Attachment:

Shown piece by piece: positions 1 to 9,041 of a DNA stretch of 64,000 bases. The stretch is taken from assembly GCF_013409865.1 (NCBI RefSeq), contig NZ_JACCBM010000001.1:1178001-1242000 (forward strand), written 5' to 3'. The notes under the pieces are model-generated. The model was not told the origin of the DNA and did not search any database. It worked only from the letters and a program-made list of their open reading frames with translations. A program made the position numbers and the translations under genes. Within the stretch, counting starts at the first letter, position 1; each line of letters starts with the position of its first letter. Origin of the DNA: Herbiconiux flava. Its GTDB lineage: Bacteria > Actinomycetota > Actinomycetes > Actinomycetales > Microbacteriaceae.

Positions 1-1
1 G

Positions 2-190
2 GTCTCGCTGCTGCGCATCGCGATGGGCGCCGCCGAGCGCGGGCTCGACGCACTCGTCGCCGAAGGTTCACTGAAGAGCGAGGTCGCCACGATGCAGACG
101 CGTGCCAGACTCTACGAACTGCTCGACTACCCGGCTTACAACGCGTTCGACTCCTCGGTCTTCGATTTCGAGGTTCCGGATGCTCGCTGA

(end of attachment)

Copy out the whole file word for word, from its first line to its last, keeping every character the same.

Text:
Shown piece by piece: positions 1 to 9,041 of a DNA stretch of 64,000 bases. The stretch is taken from assembly GCF_013409865.1 (NCBI RefSeq), contig NZ_JACCBM010000001.1:1178001-1242000 (forward strand), written 5' to 3'. The notes under the pieces are model-generated. The model was not told the origin of the DNA and did not search any database. It worked only from the letters and a program-made list of their open reading frames with translations. A program made the position numbers and the translations under genes. Within the stretch, counting starts at the first letter, position 1; each line of letters starts with the position of its first letter. Origin of the DNA: Herbiconiux flava. Its GTDB lineage: Bacteria > Actinomycetota > Actinomycetes > Actinomycetales > Microbacteriaceae.

Positions 1-1
1 G

Positions 2-190
2 GTCTCGCTGCTGCGCATCGCGATGGGCGCCGCCGAGCGCGGGCTCGACGCACTCGTCGCCGAAGGTTCACTGAAGAGCGAGGTCGCCACGATGCAGACG
101 CGTGCCAGACTCTACGAACTGCTCGACTACCCGGCTTACAACGCGTTCGACTCCTCGGTCTTCGATTTCGAGGTTCCGGATGCTCGCTGA